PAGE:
Tierra helada (Spanish for frozen land) is a term used in Latin America to refer to the highest places found within the Andes mountains.
Tierra helada is for the montane grasslands and shrublands, Sunis, punas and páramos between the tree line and the snow line. The term "Tierra nevada" is accurate from a climatological standpoint, as its land is indeed "frozen", situated above the snow line. In the northern Andes, the latter is located at an altitude of approximately 15,000 ft (or about 4,500 m).
The Peruvian geographer Javier Pulgar Vidal (Altitudinal zonation) used following altitudes:
- 1,000 m (3,300 ft) as the border between the tropical rainforest and the subtropical cloud forest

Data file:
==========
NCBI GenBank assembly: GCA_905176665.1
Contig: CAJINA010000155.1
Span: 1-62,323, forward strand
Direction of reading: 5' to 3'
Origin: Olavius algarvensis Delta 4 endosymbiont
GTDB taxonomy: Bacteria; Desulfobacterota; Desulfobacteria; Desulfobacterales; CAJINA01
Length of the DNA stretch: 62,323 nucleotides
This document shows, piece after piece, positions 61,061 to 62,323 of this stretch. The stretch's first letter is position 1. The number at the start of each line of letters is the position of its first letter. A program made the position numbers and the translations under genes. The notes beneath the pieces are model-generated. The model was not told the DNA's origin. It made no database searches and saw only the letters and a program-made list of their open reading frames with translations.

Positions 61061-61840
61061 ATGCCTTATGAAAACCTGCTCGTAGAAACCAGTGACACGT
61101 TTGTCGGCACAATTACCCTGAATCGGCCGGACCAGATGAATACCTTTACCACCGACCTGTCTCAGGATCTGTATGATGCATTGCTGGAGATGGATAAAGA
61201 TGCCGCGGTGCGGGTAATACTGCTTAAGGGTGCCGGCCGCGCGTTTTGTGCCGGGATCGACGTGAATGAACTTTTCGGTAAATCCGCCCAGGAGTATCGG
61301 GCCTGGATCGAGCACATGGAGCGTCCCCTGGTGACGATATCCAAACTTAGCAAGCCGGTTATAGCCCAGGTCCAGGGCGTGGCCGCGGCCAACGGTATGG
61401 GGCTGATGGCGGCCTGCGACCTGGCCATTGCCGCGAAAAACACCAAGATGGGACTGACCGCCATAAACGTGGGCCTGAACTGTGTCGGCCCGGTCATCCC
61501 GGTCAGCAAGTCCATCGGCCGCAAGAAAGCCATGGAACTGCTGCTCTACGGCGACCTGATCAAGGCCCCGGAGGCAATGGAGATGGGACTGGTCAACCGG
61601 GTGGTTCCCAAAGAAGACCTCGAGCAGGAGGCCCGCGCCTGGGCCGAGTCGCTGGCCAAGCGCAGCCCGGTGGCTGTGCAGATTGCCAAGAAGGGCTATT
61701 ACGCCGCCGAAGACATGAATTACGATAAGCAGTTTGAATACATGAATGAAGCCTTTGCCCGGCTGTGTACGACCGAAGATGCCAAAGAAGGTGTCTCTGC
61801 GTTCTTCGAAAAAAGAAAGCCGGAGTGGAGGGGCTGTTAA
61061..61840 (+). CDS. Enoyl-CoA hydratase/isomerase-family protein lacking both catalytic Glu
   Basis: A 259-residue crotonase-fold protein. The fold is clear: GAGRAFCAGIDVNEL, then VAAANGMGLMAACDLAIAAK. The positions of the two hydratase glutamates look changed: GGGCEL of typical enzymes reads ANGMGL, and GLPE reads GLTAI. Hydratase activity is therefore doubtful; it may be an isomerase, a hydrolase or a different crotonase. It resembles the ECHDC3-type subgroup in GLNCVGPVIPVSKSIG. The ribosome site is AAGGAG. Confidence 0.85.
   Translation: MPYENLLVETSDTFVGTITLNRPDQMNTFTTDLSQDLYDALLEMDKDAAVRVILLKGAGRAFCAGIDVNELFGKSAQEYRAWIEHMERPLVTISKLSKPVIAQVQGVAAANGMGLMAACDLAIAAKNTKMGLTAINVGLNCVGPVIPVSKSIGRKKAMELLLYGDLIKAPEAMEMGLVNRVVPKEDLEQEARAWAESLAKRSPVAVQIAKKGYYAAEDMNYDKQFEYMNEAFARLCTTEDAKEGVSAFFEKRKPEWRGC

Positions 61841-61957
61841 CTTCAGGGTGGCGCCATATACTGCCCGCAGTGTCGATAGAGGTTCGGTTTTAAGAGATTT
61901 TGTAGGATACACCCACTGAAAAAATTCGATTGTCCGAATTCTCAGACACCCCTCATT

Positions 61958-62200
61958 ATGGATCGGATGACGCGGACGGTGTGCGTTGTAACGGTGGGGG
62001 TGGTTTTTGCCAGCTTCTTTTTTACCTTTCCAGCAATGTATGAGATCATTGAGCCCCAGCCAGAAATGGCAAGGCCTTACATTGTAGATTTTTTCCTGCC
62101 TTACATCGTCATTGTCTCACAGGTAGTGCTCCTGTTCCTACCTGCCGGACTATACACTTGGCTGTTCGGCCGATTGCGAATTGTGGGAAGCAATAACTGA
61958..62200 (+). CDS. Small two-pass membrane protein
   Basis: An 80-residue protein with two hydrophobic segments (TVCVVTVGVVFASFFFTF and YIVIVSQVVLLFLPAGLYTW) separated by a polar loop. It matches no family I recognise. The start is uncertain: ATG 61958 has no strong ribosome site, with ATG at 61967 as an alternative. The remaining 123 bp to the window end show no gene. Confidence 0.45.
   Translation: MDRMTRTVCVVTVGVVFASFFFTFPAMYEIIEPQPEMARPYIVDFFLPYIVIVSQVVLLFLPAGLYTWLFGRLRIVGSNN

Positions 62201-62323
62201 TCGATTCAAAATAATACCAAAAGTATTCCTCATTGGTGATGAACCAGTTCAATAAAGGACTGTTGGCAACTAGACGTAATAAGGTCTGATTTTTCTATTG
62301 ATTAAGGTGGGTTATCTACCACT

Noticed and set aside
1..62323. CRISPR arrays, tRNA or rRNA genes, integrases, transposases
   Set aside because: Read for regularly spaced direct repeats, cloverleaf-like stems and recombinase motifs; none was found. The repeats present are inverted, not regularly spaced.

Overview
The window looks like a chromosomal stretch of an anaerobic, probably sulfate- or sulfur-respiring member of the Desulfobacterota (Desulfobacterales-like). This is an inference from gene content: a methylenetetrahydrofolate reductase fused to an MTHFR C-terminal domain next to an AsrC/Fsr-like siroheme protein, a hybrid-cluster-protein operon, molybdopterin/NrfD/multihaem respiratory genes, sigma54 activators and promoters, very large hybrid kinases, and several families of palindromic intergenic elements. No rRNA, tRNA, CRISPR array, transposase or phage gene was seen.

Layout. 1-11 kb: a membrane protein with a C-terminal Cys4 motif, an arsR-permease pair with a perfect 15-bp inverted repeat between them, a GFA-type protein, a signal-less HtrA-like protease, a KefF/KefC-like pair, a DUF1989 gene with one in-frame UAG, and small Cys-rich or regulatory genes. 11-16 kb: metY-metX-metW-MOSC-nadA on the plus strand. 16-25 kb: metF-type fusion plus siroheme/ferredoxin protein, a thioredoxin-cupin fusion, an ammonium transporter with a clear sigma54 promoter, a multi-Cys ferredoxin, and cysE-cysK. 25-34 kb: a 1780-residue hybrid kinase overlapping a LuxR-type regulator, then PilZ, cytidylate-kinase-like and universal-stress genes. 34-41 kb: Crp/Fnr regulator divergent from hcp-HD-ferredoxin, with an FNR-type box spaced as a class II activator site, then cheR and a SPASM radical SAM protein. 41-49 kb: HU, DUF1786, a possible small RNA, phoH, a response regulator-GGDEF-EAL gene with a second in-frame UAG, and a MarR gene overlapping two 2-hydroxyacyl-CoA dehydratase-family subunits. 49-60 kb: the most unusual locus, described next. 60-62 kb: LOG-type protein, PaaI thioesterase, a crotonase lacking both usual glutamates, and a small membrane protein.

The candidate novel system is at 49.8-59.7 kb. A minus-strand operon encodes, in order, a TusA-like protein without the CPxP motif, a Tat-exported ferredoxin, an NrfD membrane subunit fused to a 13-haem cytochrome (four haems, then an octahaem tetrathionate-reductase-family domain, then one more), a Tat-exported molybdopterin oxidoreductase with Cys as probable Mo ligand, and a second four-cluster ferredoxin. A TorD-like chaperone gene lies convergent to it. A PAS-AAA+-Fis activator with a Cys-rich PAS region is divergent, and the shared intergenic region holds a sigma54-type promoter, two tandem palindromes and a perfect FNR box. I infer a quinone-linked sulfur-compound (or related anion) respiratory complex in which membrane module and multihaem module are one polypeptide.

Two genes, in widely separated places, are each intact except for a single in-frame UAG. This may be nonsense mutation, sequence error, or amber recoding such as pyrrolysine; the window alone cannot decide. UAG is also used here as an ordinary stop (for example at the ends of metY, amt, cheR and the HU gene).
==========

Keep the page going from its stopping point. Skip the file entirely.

- 2,300 m (7,500 ft) m as the end of the subtropical cloud forest (Yunga fluvial)
- 3,500 m (11,500 ft) m as the tree line
- 4,800 m (15,700 ft) m as the puna end
- Altitudinal zonation
- Köppen climate classification
- Life zones of Peru
- Tierra caliente, ecoregion border: 2,500 ft or 1,000 m (Javier Pulgar Vidal)
- Tierra templada, ecoregion border: 6,000 ft or 2,300 m (Javier Pulgar Vidal)
- Tierra fría, ecoregion border, tree line: 12,000 ft or 3,500 m (Javier Pulgar Vidal)
- Brigitta Schütt (2005); Azonale Böden und Hochgebirgsböden
- Zech, W. and Hintermaier-Erhard, G. (2002); Böden der Welt – Ein Bildatlas, Heidelberg, p. 98.
- Christopher Salter, Joseph Hobbs, Jesse Wheeler and J. Trenton Kostbade (2005); Essentials of World Regional Geography 2nd Edition. NY: Harcourt Brace. p.464-465.
- Pulgar Vidal, Javier: Geografía del Perú; Las Ocho Regiones Naturales del Perú. Edit. Universo S.A., Lima 1979. First Edition (his dissertation of 1940): Las ocho regiones naturales del Perú, Boletín del Museo de historia natural „Javier Prado", n° especial, Lima, 1941, 17, pp. 145-161.
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